College of Visual and Performing Arts

Rebecca Kamen: Merging Art and Science


 

By Liz Connor ('15) 

Sculptor and painter Rebecca Kamen is making her name known on the campus of James Madison University. Kamen is exhibiting a retrospective of her work from the past 20 years in the Duke Hall Gallery through December 5th. She is also participating in a residency, which means students get the opportunity to interact with an expert in her field. I was one of those students, and learned a great deal about the artist through a lecture and classroom visit. 

Rebecca Kamen

Creating “Magic”

Kamen has exhibited and lectured in places like China, Hong Kong, Chile, Korea, Egypt and Spain, and is a professor emeritus of art at Northern Virginia Community College. Science is the main inspiration for her work; she plays with many different fields of science to help create what she calls “magic.”

Kamen has no formal training in any field of science, but is curious about the way our world works. She collaborates with scientists from esteemed research institutes like Harvard and MIT.

Using research from physics to chemistry, Kamen creates pieces relating to solar flares, black holes and periodic elements. She believes there is a connection between the invisible world of science and the visual world of art.

Kamen’s travel experience also influences her work. She incorporates many stylistic elements from China, and is fascinated with the idea of sacred geometry. She used terms from the spiritual realm to explain the fundamental laws of the universe. The centerpiece of the exhibition at Duke Hall Gallery displays a square as earth, a circle as heaven, and a triangle as 10,000 possibilities. Kamen believes that science and art connect through the invention of our own thoughts.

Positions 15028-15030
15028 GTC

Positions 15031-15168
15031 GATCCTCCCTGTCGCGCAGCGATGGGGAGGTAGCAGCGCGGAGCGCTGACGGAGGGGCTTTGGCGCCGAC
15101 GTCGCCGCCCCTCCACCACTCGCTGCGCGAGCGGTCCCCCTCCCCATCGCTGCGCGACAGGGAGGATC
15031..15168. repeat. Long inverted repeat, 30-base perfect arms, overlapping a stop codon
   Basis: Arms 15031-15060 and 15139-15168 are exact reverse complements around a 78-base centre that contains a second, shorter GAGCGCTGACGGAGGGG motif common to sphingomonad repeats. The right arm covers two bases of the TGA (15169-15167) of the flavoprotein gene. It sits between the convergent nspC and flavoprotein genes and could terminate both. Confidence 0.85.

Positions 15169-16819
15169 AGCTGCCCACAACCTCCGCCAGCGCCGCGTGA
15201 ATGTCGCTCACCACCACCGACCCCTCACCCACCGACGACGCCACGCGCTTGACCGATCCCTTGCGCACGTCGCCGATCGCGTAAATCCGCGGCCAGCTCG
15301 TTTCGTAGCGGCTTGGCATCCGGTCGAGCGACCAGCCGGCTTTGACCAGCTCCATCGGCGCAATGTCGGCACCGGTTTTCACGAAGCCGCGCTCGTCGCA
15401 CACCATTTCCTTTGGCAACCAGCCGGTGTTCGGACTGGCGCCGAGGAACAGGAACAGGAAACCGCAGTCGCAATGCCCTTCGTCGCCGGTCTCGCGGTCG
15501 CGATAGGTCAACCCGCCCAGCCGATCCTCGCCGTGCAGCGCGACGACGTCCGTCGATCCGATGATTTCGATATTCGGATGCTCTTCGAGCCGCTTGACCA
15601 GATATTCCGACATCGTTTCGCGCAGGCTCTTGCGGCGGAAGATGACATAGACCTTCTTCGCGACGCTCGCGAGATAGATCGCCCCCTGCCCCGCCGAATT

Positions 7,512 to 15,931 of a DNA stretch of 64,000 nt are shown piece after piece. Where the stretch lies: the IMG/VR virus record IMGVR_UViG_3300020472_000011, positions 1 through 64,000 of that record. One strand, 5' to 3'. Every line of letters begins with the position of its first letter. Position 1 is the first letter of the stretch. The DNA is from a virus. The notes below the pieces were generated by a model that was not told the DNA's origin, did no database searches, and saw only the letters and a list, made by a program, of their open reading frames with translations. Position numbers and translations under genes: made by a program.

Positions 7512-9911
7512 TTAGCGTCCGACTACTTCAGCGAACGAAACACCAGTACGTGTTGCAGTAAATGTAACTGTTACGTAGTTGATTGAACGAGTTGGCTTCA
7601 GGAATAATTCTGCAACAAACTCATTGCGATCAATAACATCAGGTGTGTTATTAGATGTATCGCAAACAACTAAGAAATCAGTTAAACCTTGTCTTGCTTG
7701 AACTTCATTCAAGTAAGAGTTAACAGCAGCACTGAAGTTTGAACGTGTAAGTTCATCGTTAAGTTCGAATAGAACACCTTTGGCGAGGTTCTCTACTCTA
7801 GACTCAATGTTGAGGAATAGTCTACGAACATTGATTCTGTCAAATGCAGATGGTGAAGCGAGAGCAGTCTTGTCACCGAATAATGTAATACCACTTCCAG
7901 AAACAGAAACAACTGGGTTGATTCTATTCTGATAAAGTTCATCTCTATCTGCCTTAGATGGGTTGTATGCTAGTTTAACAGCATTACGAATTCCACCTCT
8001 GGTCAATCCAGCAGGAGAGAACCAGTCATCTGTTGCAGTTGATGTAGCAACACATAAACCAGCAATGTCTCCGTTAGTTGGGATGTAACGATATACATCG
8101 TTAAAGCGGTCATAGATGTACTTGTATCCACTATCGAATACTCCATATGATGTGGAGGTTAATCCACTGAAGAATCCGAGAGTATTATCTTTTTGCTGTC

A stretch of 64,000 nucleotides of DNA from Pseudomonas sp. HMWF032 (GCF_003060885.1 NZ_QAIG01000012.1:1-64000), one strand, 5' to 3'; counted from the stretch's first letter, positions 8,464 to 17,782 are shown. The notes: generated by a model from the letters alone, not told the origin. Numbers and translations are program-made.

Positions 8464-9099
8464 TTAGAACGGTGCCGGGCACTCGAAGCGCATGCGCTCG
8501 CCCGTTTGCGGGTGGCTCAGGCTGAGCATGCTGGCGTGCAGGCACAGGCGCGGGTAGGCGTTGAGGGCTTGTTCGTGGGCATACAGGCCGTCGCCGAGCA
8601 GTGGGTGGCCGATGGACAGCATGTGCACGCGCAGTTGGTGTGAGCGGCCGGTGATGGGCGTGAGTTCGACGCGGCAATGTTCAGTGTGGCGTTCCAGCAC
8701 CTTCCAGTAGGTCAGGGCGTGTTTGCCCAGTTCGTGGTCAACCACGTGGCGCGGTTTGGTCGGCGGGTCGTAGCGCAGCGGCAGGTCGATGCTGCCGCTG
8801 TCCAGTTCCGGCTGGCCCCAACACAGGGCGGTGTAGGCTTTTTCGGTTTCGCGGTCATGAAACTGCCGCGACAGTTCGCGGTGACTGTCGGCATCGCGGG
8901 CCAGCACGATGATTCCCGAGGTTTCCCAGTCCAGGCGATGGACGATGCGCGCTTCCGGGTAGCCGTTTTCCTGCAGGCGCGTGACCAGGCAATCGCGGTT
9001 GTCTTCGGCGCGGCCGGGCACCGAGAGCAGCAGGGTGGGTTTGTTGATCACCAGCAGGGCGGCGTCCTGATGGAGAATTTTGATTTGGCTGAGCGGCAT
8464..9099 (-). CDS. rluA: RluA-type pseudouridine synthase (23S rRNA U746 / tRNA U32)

Many art education students attended Kamen’s lecture because of the artist’s background in teaching. Senior Jilly Falle says she enjoyed how she “combined science with art in an unexpected way.” “As an art education student, I am encouraged to incorporate different subjects into my art curriculum, so it was inspiring to see how Kamen did this seamlessly,” exclaims Falle.

Rebecca Kamen talks to JMU sculpture class

Leaving Her Mark

Kamen worked with faculty and staff in the School of Art, Design and Art History (SADAH) to schedule a series of classroom visits. She explained her exhibition to students, while sharing her experiences as an artist. Kamen spoke of her journey through the collections over the past two decades, and students responded positively to her message.

“I normally think of science as the enemy, but this exhibition changed my view. I can see art and science working as a cohesive element,” reveals senior art studio and art history student Nicole Ciehoski.

Kamen will be back on campus on November 6th to give a lecture to the Astrology and Physics departments at JMU.

Published: Tuesday, July 25, 2017

Last Updated: Wednesday, August 9, 2017

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